Listening to those sessions that took place by night at the house on Esplanade in January filled me with a tremendous sense of joy and uncertainty that I had not felt for some time in seeing live music in the city, or anywhere really. The performances were thrilling not only because of Smith’s unique compositional style but because of the explosive creativity that he was able to harness from the local players in the room. Smith rarely picked up his trumpet (until the audience insisted at the end of the night – he always obliged), instead standing in front of large ensemble guiding and shaping its sound. Smith’s style is notoriously complex and multiple musicians afterward would reflect on how, in the moment, the style was difficult to grasp but that it had fundamentally changed their way of thinking about sound, composition, and improvisation.

The immediate result of these collaborations was a group that, despite only having just met, played music that was filled with hesitancies and beautiful missteps (at one moment, Smith stopped the band outright, gave clarifying directions on a line, and started them again) but also pure originality. Beyond it sounding like a mighty train that might jump off the tracks at the moment as an audience member, I could also see the looks of excitement and terror on the faces of musicians as they made this deeply engaging, mysterious music under Smith’s direction. Similarly, from watching members of the audience react to this process, it was clear that we were on our toes as well, constantly wondering whether Smith and the group might lead back to a chorus or if the piece would depart into altogether different tempos, textures, and intensities.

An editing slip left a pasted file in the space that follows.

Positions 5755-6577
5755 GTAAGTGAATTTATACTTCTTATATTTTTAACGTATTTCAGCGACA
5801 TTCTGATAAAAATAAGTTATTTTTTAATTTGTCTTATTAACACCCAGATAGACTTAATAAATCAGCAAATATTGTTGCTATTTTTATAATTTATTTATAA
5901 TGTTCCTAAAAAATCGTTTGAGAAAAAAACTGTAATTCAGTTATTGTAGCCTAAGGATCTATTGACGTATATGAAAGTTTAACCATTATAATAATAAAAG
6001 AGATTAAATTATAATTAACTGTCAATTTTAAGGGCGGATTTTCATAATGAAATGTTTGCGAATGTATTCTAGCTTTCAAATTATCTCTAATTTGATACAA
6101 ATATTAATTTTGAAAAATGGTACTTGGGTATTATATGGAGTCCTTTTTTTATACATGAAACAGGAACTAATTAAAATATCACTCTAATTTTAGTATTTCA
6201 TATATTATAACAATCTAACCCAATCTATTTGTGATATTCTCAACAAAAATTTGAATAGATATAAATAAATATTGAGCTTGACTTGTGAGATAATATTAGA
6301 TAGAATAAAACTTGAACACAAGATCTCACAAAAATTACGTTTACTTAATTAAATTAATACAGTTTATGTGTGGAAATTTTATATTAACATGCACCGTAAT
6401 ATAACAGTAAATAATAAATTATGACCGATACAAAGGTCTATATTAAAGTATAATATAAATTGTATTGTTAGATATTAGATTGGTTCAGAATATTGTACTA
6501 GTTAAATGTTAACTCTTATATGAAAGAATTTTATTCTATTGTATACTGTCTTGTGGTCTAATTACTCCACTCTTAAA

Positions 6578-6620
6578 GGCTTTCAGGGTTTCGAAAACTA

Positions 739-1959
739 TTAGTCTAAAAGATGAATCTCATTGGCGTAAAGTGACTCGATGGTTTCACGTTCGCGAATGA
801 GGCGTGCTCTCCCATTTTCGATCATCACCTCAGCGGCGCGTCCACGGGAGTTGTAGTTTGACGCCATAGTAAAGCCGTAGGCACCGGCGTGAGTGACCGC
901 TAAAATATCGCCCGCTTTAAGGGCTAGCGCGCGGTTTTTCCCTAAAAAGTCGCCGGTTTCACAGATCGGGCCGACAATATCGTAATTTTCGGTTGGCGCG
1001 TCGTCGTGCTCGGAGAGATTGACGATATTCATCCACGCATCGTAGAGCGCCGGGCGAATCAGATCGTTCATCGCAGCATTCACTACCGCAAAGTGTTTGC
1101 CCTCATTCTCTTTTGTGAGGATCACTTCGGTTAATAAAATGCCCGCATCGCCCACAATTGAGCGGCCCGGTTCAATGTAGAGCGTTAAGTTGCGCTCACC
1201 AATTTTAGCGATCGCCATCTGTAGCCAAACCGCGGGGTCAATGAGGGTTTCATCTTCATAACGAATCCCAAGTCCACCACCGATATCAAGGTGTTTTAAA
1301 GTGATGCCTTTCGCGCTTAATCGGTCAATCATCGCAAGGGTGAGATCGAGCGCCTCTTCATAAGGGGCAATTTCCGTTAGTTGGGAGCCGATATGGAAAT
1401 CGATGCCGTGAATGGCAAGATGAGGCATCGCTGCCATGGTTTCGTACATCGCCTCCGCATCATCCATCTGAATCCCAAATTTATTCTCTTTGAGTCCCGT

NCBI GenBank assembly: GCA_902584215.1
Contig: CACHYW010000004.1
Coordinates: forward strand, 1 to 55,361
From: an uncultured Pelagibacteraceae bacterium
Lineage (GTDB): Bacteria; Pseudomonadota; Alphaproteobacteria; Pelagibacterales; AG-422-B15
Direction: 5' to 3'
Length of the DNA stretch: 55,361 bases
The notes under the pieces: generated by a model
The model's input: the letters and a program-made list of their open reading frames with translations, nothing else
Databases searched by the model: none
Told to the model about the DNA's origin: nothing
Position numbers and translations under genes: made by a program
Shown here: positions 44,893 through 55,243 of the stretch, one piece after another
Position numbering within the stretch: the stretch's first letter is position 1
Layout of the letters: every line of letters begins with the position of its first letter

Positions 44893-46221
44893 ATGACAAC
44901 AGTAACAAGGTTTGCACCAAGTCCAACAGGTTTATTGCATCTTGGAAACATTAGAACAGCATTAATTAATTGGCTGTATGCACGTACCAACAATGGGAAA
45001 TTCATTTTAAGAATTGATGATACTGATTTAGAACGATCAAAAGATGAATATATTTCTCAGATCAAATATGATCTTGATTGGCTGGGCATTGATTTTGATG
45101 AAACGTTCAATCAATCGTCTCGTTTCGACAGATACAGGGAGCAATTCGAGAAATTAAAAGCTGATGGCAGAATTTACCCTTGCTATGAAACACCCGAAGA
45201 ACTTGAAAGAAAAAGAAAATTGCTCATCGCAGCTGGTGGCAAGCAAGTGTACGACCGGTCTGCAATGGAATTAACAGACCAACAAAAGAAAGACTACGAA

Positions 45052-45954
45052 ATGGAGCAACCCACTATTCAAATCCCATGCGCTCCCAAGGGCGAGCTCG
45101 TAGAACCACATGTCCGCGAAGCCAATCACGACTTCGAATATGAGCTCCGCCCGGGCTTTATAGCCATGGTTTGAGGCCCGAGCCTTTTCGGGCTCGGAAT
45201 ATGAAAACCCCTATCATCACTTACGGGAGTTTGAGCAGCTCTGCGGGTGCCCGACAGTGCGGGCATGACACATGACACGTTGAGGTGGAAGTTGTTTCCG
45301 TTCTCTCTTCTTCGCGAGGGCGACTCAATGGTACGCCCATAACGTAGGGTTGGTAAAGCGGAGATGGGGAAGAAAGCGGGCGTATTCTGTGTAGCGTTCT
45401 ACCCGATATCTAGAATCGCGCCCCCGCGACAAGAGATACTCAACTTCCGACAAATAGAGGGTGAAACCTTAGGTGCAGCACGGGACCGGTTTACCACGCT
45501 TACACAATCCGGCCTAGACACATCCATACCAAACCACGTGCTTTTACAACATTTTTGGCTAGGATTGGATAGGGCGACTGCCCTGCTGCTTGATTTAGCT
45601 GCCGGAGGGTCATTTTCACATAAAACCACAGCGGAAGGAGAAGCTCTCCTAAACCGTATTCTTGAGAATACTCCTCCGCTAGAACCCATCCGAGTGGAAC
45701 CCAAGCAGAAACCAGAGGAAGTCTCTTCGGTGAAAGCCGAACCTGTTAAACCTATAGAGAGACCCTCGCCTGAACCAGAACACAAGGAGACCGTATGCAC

The long-term result of this first residency series at The New Quorum, however, might be more significant. Along with the work and performances of Smith, Mitchell, and the other members of this initial residency – multidisciplinary artist and Jason Moran-collaborator Lisa Harris from Texas, visual artist and musician Damon Locks from Chicago, and Wall Street Journal jazz critic Larry Blumenfeld from New York – new relationships formed that have already broadened the impact of each artist’s work as well as expanding the context of the New Orleans creative music scene. Just this month, for instance, Smith returned to the New Quorum to give a talk on his musical history and approach to composition that was followed by a concert by J. Free and the Down Low, a new project of local musicians led by guitarist and composer Jonathan Freilich that formed after the January workshops. In addition to its next residency series this summer, The New Quorum has also announced that it will be staging Smith’s expansive masterpiece, Ten Freedom Summers, in January 2017. It will be the first complete performance of the Civil Rights-focused piece in the American South.